The Logan City School District announced the latest changes in a series of administrative changes in the district this week.
Current Mount Logan Middle School sixth grade teacher Jill Beer was named as the new MLMS assistant principal, replacing Paul Wagner. Wagner was named as the principal in May.
“We’re just thrilled to have her join the administrative team,” LCSD Superintendent Frank Schofield said. “She’s a veteran teacher at the school. She’s a veteran educator. She’s well aware of the positive things that are going on at Mount Logan Middle School.”
Beer received a bachelor’s degree from Utah State University and a master’s degree with an administrative endorsement from Western Governors University. Before the four years at MLMS as a sixth grade math and science teacher, she worked for 15 years in the Davis School District.
Beer said she was excited and looking forward to being a part of the MLMS administrative team and working with faculty and staff to help provide what is best for students to succeed academically.
The district and the Logan High administration announced the addition of Jesse Parker as the new athletic director.
“We’re excited to have him join our ranks and be a part of our program and the knowledge that he’ll bring for our students,” Schofield said.
Parker earned a bachelor’s degree in physical education and a master’s degree of education in physical and sport education from Utah State University. Parker has worked 11 years in Division I Athletics, working as director of basketball operations for the Grand Canyon University men’s basketball team and working with the USU basketball team.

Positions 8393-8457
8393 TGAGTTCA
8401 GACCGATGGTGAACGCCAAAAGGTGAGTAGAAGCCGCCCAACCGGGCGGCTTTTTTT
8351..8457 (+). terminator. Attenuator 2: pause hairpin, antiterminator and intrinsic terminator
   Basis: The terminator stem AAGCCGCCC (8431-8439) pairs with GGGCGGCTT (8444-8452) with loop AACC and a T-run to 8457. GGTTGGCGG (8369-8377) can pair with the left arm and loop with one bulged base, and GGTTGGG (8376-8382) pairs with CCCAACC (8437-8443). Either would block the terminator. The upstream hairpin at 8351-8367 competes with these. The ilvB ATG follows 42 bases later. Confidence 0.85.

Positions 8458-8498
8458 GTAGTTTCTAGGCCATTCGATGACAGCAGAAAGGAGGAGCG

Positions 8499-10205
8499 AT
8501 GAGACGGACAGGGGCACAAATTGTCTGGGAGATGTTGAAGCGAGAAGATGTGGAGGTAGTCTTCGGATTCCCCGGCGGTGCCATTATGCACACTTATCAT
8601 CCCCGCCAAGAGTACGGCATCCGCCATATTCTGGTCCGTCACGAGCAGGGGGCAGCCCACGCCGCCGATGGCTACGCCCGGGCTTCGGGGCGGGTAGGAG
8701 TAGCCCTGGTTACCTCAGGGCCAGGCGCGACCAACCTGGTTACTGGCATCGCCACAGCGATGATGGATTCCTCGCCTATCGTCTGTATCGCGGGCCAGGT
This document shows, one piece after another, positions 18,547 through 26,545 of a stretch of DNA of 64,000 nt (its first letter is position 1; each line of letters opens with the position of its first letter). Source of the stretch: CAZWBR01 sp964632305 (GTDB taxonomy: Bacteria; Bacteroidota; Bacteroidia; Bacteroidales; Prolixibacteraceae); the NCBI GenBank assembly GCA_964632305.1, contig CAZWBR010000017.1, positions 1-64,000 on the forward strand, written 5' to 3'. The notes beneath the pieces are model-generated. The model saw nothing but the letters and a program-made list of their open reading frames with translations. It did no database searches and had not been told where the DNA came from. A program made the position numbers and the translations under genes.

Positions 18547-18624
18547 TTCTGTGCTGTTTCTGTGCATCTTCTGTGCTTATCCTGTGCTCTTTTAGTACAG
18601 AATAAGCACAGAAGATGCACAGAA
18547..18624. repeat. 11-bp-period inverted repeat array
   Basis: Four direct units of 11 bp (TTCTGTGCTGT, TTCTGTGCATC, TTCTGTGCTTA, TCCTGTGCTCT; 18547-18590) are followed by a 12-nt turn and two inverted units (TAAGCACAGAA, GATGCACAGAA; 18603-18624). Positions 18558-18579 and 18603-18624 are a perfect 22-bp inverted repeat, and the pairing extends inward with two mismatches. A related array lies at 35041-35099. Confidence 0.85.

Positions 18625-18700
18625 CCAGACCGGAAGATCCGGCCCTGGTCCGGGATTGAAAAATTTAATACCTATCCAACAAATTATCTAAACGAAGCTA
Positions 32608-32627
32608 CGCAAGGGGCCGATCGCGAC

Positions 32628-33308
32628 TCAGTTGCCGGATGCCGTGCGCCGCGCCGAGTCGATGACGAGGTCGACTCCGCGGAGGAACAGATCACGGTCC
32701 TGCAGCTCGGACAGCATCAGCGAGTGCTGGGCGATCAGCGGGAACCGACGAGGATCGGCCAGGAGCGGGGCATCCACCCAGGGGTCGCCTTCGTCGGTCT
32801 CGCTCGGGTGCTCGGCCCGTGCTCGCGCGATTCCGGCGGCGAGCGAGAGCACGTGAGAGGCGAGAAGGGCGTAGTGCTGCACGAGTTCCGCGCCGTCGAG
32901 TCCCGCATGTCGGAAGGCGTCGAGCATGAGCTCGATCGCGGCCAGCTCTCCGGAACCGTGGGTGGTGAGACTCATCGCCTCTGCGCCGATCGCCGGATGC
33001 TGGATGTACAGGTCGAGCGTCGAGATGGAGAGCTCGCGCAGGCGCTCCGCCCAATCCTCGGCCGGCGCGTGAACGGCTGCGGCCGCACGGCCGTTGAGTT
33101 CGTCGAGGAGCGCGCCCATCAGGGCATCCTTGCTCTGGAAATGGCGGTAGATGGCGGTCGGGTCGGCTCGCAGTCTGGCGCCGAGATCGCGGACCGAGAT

“I am very excited to have Jesse Parker as our new athletic director,” LHS Principal Ken Auld states. “He comes to Logan High School with a lot of experience working at the college level, and I feel fortunate to have him as part of our Logan High administration team.”
Schofield said Parker brings a unique perspective to the LHS Athletics Department that could help students who would be interested in college athletics.
“You always have some students who start to wonder, you know, could college athletics be an option for them,” Schofield said. “He brings perspective in terms of what’s involved in that and what would be required for students to be successful, which is a unique perspective for a high school athletic director.”